Everyone seems to be pretty convinced that the Giants have a chance at beating the Packers on Sunday in Lambeau Field.
Since only one team has actually been able to pull off such a feat in the last 22 Packers games, it seems like asking just how you do that is a good question.
The Giants would seem to have provided their own blueprint to a victory on Dec. 4 when they came up 58 seconds short of taking the then-unbeaten Packers to overtime. They pressured Aaron Rodgers enough to force some bad throws, bottled up the running game and picked apart an iffy secondary to the tune of 35 points.
It wasn't enough to come up with a win, but it was close enough that a play here or a play there could lead to a different result. With the defense and running game in even better shape than they were last month, trying to win another shootout seems like a good idea.
The only problem with that notion is that the only team to actually beat the Packers this year didn't do it by outgunning them. The Chiefs won in Week 15 by doing the exact opposite thing.
Kansas City slowed the game down, running the ball time and time again so that Rodgers had fewer opportunities to light them up in the passing game. When the Packers did have the ball, the Chiefs were able to generate enough pressure off the edge with Tamba Hali to keep Rodgers from playing as well as he did most of the season.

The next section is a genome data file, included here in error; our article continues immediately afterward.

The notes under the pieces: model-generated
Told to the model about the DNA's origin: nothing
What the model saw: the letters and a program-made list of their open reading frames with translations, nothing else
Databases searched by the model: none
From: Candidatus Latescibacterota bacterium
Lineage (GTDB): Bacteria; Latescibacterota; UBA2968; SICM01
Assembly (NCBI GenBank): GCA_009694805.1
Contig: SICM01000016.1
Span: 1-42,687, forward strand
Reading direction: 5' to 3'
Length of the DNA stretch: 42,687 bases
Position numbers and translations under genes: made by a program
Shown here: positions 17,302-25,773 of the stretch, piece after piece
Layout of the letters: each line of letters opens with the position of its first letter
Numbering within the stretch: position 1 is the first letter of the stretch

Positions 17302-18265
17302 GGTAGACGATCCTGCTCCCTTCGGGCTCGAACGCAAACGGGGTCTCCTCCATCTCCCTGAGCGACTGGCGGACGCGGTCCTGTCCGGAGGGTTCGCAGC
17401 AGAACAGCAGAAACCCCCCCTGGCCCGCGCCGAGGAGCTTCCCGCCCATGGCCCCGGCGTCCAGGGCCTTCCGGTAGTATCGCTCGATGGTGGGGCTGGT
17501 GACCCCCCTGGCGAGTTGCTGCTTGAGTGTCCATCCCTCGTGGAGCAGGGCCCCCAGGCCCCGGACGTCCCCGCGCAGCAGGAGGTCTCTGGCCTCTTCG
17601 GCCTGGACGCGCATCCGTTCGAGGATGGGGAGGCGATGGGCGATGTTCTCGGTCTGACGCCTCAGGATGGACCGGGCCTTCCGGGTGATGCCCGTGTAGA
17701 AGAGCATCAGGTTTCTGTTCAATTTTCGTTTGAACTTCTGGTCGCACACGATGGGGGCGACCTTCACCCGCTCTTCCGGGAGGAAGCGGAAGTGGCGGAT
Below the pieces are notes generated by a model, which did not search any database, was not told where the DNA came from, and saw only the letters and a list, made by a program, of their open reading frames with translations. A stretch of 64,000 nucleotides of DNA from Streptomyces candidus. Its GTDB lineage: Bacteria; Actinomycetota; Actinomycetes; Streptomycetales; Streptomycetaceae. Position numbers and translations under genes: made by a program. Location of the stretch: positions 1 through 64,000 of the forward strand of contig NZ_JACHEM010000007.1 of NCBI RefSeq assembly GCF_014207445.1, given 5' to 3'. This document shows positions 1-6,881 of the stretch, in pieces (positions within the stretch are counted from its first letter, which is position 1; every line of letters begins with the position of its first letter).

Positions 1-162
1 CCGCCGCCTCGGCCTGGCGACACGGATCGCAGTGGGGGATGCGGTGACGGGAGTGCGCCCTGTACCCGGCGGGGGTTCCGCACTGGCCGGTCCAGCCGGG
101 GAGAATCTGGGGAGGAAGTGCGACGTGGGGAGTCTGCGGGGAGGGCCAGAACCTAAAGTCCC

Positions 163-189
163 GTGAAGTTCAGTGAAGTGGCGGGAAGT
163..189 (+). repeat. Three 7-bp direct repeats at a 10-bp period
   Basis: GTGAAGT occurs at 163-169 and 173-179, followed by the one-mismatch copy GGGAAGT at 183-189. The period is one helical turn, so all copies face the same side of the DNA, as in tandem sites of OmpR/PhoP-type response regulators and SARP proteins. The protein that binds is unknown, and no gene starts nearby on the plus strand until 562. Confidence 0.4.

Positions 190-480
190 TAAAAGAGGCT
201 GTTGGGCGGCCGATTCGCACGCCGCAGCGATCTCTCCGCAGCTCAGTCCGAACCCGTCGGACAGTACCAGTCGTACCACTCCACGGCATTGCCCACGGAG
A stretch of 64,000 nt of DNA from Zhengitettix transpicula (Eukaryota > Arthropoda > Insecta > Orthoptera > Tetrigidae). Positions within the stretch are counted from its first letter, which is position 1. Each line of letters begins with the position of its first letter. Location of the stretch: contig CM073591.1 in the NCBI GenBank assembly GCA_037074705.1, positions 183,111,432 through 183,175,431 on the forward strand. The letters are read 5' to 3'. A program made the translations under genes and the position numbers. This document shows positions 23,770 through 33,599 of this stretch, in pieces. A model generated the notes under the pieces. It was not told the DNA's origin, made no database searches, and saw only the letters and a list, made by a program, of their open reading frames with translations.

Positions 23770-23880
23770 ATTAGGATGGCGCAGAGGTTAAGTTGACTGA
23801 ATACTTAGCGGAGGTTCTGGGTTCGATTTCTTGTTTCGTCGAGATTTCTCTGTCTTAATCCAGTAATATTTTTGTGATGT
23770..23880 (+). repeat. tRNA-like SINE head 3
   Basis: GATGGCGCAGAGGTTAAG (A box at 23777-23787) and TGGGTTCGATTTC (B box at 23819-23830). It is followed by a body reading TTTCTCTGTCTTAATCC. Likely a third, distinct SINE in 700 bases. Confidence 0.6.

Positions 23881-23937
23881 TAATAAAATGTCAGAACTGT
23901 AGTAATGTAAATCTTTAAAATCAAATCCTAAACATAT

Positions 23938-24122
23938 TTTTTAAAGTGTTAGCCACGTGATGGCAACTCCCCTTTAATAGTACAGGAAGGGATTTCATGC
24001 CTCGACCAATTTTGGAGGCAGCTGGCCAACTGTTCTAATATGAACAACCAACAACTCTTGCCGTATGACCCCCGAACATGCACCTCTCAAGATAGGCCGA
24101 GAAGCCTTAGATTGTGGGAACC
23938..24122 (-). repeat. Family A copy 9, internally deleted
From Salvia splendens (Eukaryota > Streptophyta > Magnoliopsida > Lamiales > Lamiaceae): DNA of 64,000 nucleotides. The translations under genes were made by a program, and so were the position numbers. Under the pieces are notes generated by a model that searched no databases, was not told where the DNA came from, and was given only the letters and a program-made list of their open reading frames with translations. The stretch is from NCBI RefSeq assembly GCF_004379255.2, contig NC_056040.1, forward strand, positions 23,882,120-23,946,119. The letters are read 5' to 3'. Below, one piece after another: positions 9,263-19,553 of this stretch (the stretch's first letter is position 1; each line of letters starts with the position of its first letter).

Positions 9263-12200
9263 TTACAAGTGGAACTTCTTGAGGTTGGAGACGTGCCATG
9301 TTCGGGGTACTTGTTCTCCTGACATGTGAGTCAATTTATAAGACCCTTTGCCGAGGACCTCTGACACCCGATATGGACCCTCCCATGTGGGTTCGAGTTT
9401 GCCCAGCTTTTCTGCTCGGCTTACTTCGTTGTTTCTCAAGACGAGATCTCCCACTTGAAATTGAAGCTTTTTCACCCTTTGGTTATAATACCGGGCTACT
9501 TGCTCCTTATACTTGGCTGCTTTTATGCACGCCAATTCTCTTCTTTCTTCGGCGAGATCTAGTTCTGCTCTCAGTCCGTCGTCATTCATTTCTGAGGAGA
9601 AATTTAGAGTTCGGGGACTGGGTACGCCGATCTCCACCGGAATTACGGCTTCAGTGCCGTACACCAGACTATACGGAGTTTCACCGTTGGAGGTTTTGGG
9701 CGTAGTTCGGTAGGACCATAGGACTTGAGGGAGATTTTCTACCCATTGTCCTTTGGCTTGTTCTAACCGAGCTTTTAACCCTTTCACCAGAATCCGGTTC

So playing a shootout, as the Giants and a few other teams did this season, is enough to get you close. To actually win the game, though, it isn't just enough to hope that you can figure out a way to outscore a quarterback playing as well as any in history. You've got to actually keep him off the scoreboard.
Ah, but those Kansas City results are a bit misleading. When the Packers lost to the Chiefs, they were playing without wide receiver Greg Jennings, run-stopping defensive tackle Ryan Pickett and both of their starting offensive tackles.
Pulling off the same kind of ball control/knock Rodgers around with impunity game is a bit more difficult when the Packers are actually in position to stop it from happening. That's not to say that the Giants shouldn't try to do those things, because they tend to be pretty good ways to win games against all opposition but, unlike what some observers would have you believe, it's not just enough to say that the Chiefs have told the world how to beat the Packers.
The truth is, things aren't as easy as a blueprint because every game develops organically from the one before. You can get an idea of tendencies and expected outcomes, but it is inane to suggest that doing A will always lead to B, C and D.
As always, the best prescription is that the Giants come up with a plan predicated on their strengths. Thinking too much beyond that puts too much power onto the other side of ball and the Giants won't win if they aren't able to play their game to the best of their abilities.